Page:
For some time, I've meant to beam the massive XIDevils media spotlight (we got it on loan from Juggs Magazine) at one of the coolest and most encouraging phenomena in the global game: the rise of feisty, non-profit, no-surrender, supporter-controlled, grassroots clubs. Born of understandable frustration with commercialism in general and a few nasty situations in particular, it's a movement (winningly dubbed "punk football" by some) most prominent in England, but well worth a look from ever-embattled stateside fans.
The two most famous rebel clubs—as most citizens of the American Football Nation, a solidly Anglophilic lot collectively more enamo(u)red of the English game's lore than the English themselves, know—are London's AFC Wimbledon and the ultra-scrappy Football Club United of Manchester. Both began as uprisings against ownership skullduggery. AFC launched when the English FA approved the lock-stock-and-barrel theft of beloved perennial underdog Wimbledon FC by Milton Keynes, England's version of a soulless exurb. FC United began as a two-fingered salute to Malcolm Glazer, the American billionaire who now owns Manchester United—and surely the club's evocative acronym, FCUM, is merely coincidental.
Both clubs organized as democratically controlled non-profits; at FCUM, for example, it's one member/one vote, whether you've invested one pound or a million. Both play their first teams in regional minor leagues, but look set for rapid rises up the English football pyramid. AFC has already been promoted twice and nearly nabbed a place in the Football Conference, from which fully professional ball is at least visible on the distant horizon, last season. FC United pulverized its 10th-division opposition last year to win its maiden championship and move up. Both attract huge crowds considering their modest station in the game, packing thousands into small stadia and Pied Piper'ing armies of away fans to rivals more accustomed to playing in front of friends and family.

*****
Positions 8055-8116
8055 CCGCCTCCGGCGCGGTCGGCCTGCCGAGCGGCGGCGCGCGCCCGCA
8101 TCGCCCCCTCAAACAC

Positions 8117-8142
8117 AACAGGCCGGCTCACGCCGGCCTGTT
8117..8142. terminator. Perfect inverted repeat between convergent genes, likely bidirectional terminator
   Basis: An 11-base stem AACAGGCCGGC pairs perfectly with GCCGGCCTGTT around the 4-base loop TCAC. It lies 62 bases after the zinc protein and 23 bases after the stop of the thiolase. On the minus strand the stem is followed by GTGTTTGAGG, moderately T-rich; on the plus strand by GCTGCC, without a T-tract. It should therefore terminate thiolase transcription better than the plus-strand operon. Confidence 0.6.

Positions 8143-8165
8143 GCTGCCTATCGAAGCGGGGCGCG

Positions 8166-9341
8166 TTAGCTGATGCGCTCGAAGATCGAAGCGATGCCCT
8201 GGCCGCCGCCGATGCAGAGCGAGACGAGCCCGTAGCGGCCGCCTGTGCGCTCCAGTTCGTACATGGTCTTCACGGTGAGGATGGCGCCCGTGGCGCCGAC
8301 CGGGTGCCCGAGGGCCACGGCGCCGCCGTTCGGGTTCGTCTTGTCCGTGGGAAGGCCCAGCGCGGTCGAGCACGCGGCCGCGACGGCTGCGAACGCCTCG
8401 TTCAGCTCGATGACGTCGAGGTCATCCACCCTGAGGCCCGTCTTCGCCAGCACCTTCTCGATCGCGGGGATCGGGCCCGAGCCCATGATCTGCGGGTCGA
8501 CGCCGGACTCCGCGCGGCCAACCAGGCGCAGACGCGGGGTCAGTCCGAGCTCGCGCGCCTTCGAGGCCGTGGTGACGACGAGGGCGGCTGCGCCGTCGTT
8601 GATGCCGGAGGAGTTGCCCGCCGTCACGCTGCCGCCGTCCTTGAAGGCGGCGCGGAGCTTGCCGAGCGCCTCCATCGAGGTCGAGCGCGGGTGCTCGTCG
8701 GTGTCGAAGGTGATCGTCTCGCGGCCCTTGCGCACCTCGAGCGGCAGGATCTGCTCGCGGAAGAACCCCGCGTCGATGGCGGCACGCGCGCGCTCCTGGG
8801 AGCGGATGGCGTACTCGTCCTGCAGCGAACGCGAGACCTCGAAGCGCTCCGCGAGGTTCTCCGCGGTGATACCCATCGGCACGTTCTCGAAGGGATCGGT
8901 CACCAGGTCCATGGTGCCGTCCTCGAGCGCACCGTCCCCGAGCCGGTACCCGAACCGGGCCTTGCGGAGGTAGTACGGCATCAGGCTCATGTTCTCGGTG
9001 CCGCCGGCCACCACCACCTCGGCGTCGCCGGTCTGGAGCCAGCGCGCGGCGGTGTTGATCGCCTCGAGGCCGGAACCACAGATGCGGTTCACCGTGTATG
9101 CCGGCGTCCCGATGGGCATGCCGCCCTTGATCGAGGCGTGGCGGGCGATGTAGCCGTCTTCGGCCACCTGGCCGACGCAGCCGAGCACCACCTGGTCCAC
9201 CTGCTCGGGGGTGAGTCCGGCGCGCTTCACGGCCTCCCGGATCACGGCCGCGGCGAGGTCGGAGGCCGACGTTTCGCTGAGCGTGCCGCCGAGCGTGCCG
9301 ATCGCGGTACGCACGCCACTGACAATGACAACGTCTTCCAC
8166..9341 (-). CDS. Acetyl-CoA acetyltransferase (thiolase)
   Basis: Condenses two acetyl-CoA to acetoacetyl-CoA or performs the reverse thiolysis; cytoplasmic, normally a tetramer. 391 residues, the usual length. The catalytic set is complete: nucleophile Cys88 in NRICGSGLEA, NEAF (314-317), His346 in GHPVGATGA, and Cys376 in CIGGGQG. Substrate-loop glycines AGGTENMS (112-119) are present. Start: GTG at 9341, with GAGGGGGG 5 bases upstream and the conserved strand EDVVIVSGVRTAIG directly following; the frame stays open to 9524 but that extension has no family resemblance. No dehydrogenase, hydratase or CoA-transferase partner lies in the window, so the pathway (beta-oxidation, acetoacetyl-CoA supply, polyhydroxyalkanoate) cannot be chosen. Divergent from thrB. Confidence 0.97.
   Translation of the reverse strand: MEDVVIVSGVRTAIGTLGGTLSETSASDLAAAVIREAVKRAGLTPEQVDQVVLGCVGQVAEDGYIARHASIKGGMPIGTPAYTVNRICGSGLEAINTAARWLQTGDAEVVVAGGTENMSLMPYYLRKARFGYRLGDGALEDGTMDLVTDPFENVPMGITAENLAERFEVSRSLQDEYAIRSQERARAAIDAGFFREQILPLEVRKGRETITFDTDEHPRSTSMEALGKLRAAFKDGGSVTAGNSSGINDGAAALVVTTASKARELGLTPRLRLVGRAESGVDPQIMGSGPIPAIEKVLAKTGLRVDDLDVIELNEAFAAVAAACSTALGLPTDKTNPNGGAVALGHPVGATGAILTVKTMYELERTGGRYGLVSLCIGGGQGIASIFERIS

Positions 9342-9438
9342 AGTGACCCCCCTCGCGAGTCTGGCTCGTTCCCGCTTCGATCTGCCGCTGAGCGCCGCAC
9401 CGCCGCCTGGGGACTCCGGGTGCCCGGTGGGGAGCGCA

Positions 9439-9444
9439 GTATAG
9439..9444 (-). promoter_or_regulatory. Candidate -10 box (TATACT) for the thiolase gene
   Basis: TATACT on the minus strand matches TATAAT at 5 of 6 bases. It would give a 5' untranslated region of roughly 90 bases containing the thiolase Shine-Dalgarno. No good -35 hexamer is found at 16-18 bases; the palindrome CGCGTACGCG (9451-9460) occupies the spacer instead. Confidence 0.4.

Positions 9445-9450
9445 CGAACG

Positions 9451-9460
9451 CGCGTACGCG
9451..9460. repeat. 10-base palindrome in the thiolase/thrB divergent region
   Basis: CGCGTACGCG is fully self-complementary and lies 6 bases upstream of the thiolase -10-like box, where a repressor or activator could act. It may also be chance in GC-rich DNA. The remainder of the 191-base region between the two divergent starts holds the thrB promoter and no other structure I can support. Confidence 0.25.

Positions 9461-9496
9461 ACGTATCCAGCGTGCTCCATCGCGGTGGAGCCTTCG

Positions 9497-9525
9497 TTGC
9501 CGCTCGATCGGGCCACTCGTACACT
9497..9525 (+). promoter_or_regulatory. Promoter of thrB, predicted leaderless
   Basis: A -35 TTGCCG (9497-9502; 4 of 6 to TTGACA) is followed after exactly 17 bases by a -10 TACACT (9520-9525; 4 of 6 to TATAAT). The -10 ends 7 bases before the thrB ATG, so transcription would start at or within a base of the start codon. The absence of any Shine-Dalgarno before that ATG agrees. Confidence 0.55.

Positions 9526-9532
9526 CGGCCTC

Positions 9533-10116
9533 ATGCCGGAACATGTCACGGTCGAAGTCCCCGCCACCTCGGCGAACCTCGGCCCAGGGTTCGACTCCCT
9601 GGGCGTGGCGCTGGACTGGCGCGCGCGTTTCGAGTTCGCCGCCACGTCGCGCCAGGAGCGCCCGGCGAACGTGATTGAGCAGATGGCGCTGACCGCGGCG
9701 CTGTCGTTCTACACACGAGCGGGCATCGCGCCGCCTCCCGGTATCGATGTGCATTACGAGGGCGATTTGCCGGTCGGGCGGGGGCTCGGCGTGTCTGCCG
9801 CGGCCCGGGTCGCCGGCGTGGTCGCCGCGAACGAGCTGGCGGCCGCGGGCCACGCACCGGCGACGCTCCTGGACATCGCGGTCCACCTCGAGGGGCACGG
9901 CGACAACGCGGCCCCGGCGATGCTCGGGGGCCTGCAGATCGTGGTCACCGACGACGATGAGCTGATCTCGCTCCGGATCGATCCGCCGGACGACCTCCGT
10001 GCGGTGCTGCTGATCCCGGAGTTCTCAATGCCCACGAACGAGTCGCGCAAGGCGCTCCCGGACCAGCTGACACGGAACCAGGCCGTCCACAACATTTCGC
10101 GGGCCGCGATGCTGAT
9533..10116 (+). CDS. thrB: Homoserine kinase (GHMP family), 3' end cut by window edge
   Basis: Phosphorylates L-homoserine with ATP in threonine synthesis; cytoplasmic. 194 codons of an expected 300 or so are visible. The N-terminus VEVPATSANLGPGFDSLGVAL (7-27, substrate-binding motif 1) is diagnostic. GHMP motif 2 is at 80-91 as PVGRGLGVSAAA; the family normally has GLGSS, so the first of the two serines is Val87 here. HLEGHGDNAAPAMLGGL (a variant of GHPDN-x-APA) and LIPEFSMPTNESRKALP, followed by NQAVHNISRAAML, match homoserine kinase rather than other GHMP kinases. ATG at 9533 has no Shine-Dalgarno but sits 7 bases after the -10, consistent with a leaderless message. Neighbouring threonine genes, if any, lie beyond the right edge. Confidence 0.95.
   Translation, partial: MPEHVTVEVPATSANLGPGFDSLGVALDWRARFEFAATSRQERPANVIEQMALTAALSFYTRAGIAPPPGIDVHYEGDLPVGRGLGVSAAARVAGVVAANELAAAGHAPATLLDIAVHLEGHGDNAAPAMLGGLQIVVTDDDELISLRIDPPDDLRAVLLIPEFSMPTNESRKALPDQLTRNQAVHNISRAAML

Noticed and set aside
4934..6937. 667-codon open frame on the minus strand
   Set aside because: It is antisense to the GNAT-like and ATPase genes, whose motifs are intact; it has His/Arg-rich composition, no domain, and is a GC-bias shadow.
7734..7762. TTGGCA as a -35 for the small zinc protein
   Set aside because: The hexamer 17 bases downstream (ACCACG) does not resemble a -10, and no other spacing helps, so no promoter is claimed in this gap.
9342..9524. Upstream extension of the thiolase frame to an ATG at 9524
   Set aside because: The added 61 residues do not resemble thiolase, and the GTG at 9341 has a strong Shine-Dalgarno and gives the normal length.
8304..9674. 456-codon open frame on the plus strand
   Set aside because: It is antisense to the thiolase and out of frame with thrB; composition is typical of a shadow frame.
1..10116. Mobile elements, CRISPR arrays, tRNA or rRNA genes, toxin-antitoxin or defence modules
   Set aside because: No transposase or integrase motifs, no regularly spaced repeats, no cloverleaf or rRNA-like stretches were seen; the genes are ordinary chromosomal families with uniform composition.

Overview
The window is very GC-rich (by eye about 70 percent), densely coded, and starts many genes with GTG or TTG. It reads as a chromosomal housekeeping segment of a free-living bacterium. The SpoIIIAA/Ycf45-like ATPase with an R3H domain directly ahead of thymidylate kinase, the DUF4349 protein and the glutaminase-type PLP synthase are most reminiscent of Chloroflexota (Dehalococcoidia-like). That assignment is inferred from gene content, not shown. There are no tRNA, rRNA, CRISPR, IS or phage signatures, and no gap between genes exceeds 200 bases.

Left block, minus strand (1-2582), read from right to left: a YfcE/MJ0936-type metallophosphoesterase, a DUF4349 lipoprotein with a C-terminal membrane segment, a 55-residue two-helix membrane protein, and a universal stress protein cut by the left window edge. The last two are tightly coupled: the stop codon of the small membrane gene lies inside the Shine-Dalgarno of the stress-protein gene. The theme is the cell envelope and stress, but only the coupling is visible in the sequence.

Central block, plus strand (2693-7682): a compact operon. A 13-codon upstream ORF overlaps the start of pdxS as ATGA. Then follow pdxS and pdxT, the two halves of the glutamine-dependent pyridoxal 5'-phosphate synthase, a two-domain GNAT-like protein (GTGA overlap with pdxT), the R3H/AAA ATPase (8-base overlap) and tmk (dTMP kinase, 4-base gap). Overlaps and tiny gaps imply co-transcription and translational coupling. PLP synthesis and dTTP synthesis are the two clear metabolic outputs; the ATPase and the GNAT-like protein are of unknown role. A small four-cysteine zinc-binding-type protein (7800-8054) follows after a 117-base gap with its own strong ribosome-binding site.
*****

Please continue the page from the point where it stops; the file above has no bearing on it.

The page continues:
But from an armchair perspective thousands of klicks away, these two populist jacqueries' finest accomplishment is the questions they both raise and (as far as they themselves are concerned) answer: What's football for? What's sport for? The people who run both AFC and FC United clearly believe the clubs should provide entertainment, certainly, but also serve as social focal points and assets for real communities. (In other words, they should be *clubs* in the true sense of the word.) Both offer large youth programs, field women's teams and are involved with various worthy causes. FCUM's main sponsor is even the Bhopal Medical Appeal.
The whole thing is so old-fashioned as to be entirely newfangled. What happens when success collides with utopia? When AFC Wimbledon makes the Premier League and signs its first five-million-pound Cameroonian defender? I reckon the rebel clubs will burn that bridge when they come to it.
Why should American fans take note? Well, there's already been some muted talk of an "AFC Metro" in the wake of Red Bull's New York buy-out. Here in Portland, a recent flare-up of the annual worries about the Timbers' future reminds fans that, as wonderfully successful as our beloved First Division side is as a subcultural magnet, the club has always sucked wind on the business side. If the franchise dies, does the Timbers Army die too? As fans in of the game in general—and as an emerging target for global business—must we always take what the Great Marketing Department in the Sky dishes out?
Or is there...another way? Punk football says, why yes.